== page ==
Most Americans aren't enthralled by the royal wedding. Rather than get up at 4 a.m. to watch, they're more likely to be interested in what Jon Stewart or Stephen Colbert have to say.
Studio City, California
Mrs. Ross Hunt uses expletives to describe massive, global interest in the royal wedding. An American who left communist Prague 40 years ago, she will not be among the projected two billion worldwide television audience on April 29 to witness the marriage of Prince William and Kate Middleton.
She is evidence, say media watchers and sociologists, that Americans are looking at the royal wedding through a different cultural lens than the British. When 750 million watched the wedding of Charles and Diana in 1981, it was the largest TV audience in history. But much has changed since then, especially on this side of the pond, they say.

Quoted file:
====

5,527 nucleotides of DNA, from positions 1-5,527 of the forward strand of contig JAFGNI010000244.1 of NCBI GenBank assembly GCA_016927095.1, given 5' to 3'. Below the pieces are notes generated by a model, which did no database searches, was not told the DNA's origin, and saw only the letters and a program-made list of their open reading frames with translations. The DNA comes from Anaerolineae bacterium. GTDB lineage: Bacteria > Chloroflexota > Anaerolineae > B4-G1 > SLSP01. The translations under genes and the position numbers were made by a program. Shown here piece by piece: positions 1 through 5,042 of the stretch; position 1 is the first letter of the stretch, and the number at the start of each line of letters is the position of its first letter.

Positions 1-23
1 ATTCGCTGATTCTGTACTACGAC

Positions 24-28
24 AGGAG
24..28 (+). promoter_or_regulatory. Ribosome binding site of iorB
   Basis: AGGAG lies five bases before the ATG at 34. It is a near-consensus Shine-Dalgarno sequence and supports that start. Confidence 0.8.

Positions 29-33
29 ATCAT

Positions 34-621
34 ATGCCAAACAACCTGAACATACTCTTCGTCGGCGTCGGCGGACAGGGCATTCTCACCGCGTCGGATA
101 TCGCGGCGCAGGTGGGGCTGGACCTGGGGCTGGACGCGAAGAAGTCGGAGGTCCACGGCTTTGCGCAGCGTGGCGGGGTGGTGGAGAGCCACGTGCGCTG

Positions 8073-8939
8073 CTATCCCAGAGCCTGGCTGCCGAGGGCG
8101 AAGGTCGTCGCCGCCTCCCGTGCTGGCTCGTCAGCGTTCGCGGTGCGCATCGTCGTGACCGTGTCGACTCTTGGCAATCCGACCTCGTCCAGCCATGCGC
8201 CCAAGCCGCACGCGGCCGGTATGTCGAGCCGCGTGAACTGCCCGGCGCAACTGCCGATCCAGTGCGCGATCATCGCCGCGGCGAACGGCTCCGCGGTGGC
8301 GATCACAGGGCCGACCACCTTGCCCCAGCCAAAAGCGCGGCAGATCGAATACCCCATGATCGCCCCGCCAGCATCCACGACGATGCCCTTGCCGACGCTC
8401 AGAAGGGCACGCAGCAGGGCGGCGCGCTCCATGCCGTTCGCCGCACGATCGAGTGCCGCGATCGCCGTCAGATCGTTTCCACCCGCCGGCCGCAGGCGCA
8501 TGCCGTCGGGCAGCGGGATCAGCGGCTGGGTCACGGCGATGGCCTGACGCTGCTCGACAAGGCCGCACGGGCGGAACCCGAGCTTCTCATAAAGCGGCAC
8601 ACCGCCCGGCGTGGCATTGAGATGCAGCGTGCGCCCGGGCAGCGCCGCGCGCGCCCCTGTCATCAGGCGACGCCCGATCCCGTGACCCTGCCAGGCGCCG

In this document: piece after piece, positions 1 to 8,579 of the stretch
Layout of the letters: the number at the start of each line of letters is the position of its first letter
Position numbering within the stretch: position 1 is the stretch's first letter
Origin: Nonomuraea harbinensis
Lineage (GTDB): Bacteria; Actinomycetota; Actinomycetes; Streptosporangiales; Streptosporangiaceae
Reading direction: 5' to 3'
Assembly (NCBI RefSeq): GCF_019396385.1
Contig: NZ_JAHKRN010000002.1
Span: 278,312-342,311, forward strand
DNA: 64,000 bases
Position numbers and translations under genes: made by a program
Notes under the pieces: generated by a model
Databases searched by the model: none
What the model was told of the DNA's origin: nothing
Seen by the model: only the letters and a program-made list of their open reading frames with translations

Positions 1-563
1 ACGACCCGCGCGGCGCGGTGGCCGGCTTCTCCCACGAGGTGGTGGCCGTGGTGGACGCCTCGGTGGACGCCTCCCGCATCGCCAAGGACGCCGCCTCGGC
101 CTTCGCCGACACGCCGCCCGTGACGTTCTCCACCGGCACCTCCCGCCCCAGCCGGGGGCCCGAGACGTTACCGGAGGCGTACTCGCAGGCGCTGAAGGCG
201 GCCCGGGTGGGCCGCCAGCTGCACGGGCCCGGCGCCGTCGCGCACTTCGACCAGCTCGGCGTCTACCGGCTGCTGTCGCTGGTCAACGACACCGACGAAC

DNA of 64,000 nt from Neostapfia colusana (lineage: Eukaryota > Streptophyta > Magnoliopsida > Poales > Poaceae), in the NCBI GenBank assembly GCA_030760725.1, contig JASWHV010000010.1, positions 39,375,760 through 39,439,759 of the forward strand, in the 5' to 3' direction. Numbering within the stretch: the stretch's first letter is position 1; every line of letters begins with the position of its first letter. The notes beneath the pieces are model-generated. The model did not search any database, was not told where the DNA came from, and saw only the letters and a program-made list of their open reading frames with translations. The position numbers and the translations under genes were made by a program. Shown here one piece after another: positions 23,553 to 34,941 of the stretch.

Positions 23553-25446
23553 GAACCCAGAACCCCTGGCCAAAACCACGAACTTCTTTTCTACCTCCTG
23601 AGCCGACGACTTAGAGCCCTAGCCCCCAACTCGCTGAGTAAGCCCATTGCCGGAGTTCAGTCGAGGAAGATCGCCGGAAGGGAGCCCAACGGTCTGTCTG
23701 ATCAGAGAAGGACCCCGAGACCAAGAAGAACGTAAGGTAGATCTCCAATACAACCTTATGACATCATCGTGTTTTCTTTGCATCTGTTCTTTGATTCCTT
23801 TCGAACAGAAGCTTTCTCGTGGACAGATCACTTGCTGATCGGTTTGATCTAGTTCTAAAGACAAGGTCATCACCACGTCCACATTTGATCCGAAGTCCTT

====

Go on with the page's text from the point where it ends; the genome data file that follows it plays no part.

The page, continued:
“More of us are waiting to see how Jon Stewart, David Letterman, and Stephen Colbert will frame the event,” she says. “We’re attracted to the negative. Will there be a slip-up? Will someone mouth words on camera that will make headlines? Guaranteed, the fashion ‘don’ts’ will make more news than the fashion ‘dos’.”